Labour's Ben Bradshaw says several anti-Kremlin activists and journalists have been targeted by Russian hackers in the middle of the election

mcoulter@businessinsider.com (Martin Coulter)
Ben Bradshaw
  • An "unknown number" of anti-Kremlin journalists, activists and organisations in the UK have reportedly been targeted by the same hackers. 
  • The UK's National Cyber Security Centre told Ben Bradshaw, a Labour politician targeted in the campaign, its investigation was ongoing. 
  • Investigative journalism website Bellingcat and reporter Carole Cadwalladr are understood to have been targeted. 
  • Click here for more BI Prime stories.

An "unknown number" of anti-Kremlin activists have reportedly been targeted by Russian hackers, according to British MP Ben Bradshaw. 

On Thursday, the UK's National Cyber Security Centre is understood to have confirmed to Bradshaw that a number of individuals and organisations, all critics of alleged Russian interference in foreign elections, had been targeted by the same campaign.

Bradshaw's campaign team received an email purporting to be from a Russian government whistleblower, promising insider knowledge of the Kremlin's operations.  Sky first reported news of the original email.

He told Business Insider that while "nothing malicious" had been detected in the email itself, the NCSC believed it to be a "spear phishing" exercise, in which hackers try to establish trust with their targets before sending them malicious links.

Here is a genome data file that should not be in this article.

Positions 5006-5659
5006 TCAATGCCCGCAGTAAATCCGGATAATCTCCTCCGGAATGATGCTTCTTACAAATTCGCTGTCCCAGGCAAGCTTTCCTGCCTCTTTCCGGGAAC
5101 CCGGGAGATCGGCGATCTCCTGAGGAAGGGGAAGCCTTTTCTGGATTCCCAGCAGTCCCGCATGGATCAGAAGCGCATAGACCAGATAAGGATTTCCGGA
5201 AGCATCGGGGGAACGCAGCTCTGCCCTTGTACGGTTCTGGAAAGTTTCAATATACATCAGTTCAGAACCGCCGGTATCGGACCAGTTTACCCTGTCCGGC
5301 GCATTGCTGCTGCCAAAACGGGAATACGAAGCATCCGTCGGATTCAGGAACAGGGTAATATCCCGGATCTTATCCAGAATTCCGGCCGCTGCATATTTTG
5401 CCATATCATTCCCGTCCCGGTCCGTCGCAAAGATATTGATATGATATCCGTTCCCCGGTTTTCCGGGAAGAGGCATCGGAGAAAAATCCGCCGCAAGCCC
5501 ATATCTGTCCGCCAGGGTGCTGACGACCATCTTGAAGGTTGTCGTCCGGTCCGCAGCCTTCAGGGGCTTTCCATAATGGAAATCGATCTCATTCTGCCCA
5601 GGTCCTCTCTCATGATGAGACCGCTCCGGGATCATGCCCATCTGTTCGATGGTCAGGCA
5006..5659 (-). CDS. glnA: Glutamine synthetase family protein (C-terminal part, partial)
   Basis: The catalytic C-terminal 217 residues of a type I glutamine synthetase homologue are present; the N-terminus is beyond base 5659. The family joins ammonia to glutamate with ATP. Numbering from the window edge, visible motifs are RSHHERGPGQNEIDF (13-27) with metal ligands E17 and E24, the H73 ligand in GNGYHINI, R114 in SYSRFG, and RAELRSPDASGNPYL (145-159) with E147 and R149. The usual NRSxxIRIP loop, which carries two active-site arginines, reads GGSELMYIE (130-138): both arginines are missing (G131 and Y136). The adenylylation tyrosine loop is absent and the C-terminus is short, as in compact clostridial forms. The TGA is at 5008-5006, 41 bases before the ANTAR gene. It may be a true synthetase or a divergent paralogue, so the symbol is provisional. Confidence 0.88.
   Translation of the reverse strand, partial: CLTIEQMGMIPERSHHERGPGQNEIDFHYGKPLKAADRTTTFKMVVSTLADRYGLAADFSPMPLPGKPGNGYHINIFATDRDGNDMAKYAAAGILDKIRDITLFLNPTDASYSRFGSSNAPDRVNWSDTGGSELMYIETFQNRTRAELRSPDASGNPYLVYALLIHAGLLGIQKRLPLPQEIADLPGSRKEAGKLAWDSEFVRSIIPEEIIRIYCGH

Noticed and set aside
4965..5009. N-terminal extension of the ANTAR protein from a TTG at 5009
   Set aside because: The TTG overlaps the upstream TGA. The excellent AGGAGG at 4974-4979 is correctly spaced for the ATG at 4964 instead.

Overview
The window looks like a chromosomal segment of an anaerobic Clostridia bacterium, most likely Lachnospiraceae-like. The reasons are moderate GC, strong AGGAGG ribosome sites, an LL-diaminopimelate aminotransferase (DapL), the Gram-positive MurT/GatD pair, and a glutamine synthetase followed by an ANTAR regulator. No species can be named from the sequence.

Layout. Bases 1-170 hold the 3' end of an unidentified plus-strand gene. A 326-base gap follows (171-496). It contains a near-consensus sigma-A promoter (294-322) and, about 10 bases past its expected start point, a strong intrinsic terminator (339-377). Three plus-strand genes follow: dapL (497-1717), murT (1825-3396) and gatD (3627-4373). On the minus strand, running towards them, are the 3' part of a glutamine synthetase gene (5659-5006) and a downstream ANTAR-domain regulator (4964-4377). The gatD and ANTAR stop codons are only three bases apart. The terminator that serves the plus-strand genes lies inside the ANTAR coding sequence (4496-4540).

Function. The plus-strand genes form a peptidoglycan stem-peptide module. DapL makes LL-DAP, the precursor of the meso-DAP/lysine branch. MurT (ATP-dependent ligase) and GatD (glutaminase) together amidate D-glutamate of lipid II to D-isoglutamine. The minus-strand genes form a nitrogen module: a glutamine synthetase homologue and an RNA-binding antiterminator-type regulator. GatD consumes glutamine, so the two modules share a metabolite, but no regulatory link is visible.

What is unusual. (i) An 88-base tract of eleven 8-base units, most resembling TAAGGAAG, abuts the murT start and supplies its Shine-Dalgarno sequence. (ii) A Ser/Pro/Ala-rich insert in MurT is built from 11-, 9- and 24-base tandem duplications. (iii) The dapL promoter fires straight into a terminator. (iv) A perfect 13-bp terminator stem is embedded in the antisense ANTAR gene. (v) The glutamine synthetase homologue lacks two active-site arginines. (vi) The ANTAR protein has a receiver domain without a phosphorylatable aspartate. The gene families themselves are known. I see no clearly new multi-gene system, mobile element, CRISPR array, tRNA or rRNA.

Bradshaw, an ardent campaigner against Russia's alleged election meddling, said: "I'm not surprised, given everything I've done trying to expose the subversion of our democracy. For me, this makes it all the more scandalous that Boris Johnson is still refusing to publish the independent report on Russian interference." 

The emails were sent to a number of activists, writers and organisations using ProtonMail, an encrypted email service. Andy Yen, the company's co-founder and CEO, told Sky he would consider any phishing emails sent using ProtonMail an "abuse of the platform". 

He said: "We do not condone or permit the usage of our service for illegal activities and we are working with the relevant law enforcement authorities to confirm the allegations." Mr Yen added that his company would "fully assist" any investigation into the campaign. 

Business Insider understands that the NCSC believes similar emails sent to Bellingcat, an investigative journalism website, and Carole Cadwalladr, an Observer reporter, came from the same source. 

Business Insider previously reported Prime Minister Boris Johnson had apparently blocked a report into Russian interference in UK elections because it revealed "embarrassing" links between Conservative donors and the Kremlin. 

Parliament's Intelligence and Security Committee submitted their report on Russian interference in UK elections to Downing Street two weeks ago. However, Johnson's government has insisted that it is not "publishable" prior to the election. 

Business Insider approached the NCSC for comment. 

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